Maximizing Your Green-Thumb Potential
Summer gardens start in spring. Whether you’re husbanding a vegetable garden, a flower garden, or a hybrid garden that is unique to your imagination, there is much to be said for using the crisp days of early spring to get things going. Some gardens can even have prep work done in late winter.
Keep in mind, regional considerations will come into play. In some places you will be stymied by the natural environment—Alaska, for instance, is a place where there are only certain things that grow outdoors. But even in Alaska, a sun-room or greenhouse makes anything possible. With that in mind, following, we’ll go over five techniques for jump-starting your garden so it reaches full bloom in summer.
- Acquire Materials And Plan In Advance
Plans fail for two reasons: the people making them don’t get the right counsel, and they don’t make the right preparations. You need to give yourself the right tools and raw materials for the job. You’ll need gloves, you’ll need soil, you’ll need rakes, shovels, hoes and spades. You’ll need seeds, and you might need seed planting machines; if the garden is large enough.
When wintertime comes, if you’re starting a garden for the first time, you can look at last year’s work and find that which was good about it, and that which was problematic. If you’re new at gardening, you can use the cold season to research and figure out what you’ll need for best results.
- Prepare The Ground
Sure, you can just throw a bunch of seeds on the ground and some may take root, but that’s a bad idea. A better one is to designate a plot of land and prepare it for husbandry. You’ll want to till the soil and fertilize it. You can use varying products for this purpose as it suits you. Depending on the size of your garden, you may need more or less rows.
You want soft earth that’s easy to implant with seeds. You shouldn’t have to break a sweat digging down deep when things are properly prepared—depending on the sort of plants you’re looking to bring up, of course.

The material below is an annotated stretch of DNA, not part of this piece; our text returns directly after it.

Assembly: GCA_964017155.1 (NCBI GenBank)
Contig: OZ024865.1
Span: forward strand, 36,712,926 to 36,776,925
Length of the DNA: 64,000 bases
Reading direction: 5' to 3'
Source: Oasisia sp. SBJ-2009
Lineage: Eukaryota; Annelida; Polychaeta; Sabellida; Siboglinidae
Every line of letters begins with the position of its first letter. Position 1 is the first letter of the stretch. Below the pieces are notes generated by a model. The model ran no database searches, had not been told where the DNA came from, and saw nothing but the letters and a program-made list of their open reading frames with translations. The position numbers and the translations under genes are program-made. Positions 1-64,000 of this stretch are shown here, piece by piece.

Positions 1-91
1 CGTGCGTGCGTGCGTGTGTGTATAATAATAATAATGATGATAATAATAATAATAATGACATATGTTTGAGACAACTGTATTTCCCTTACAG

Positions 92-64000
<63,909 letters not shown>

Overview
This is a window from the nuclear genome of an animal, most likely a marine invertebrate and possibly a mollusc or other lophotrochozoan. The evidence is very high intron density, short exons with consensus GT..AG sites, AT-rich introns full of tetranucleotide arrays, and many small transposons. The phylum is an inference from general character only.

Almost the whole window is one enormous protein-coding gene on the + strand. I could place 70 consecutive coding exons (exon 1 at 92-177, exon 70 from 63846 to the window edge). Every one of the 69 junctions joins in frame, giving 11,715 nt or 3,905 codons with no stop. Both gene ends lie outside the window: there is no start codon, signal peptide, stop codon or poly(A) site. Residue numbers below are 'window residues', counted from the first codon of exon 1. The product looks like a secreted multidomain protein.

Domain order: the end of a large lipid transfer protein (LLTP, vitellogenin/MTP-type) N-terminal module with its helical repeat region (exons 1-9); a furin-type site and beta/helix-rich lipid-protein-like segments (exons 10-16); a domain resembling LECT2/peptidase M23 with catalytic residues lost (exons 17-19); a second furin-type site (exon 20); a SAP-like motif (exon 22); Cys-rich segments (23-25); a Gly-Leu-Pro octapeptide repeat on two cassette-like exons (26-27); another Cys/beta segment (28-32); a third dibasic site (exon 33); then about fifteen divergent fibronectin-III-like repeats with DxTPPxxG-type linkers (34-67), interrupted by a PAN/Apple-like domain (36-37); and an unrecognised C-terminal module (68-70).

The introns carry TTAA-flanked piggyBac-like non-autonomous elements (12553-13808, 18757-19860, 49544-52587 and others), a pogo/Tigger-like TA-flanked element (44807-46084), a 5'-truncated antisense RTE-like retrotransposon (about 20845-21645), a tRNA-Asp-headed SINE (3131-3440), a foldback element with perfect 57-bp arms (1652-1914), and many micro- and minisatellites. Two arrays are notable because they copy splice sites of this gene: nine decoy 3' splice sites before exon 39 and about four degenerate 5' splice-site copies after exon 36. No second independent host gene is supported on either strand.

- Flowers That Require Early Germination
Flowers can be an excellent addition; like a section for roses, daisies, or lavender with a planting design that matches your available gardening space, or makes some design amidst the other flowers. If you’re going to go with an option like lavender, be sure you know when to plant it.
Lavender in particular takes about three months to germinate, so in northern latitudes, planting in February or March isn’t a bad idea. In very temperate climates, you might plant your lavender in fall so it begins to germinate right on the cusp of seasonal change.
- Prepare Certain Flora Indoors To Plant When Seasons Change
Things like garlic can be grown in a mason jar. You stick the bulb in the top and put water up to the base, then when it starts to shoot out roots, you plant it in your garden. You can do similar things with celery, seeding it indoors eight to ten weeks prior to the final frost time where you live. If you’re in a cold climate, this is a great way to get ahead of it for a harvest.
- Follow The Sun To Locate The Garden In The Best Place
Sometimes you do everything right, then choose the wrong spot for your garden. Before you start tilling the earth, you want to make sure you’re doing it in the right place. Sometimes you’ve got enough space that this isn’t an issue. Plot out your garden to match where there’s the most sun—unless you’ve got plants like shade-grown Arabica beans. Plan accordingly.
Getting Ahead Of The Season
Follow the sun, prepare the right flora indoors, germinate plants indoors when possible, prepare the soil, and plan properly. These actions will help you get a big head start on your garden this year, and you may see exceptional harvest in the summer. The more preparations you make in advance, the more positive results you’ll see.
About The Author: Wendy Dessler is a super-connector who helps businesses find their audience online through outreach, partnerships, and networking. She frequently writes about the latest advancements in digital marketing and focuses her efforts on developing customized blogger outreach plans depending on the industry and competition.
Images by Free-Photos from Pixabay & Надежда Мельникова from Pixabay
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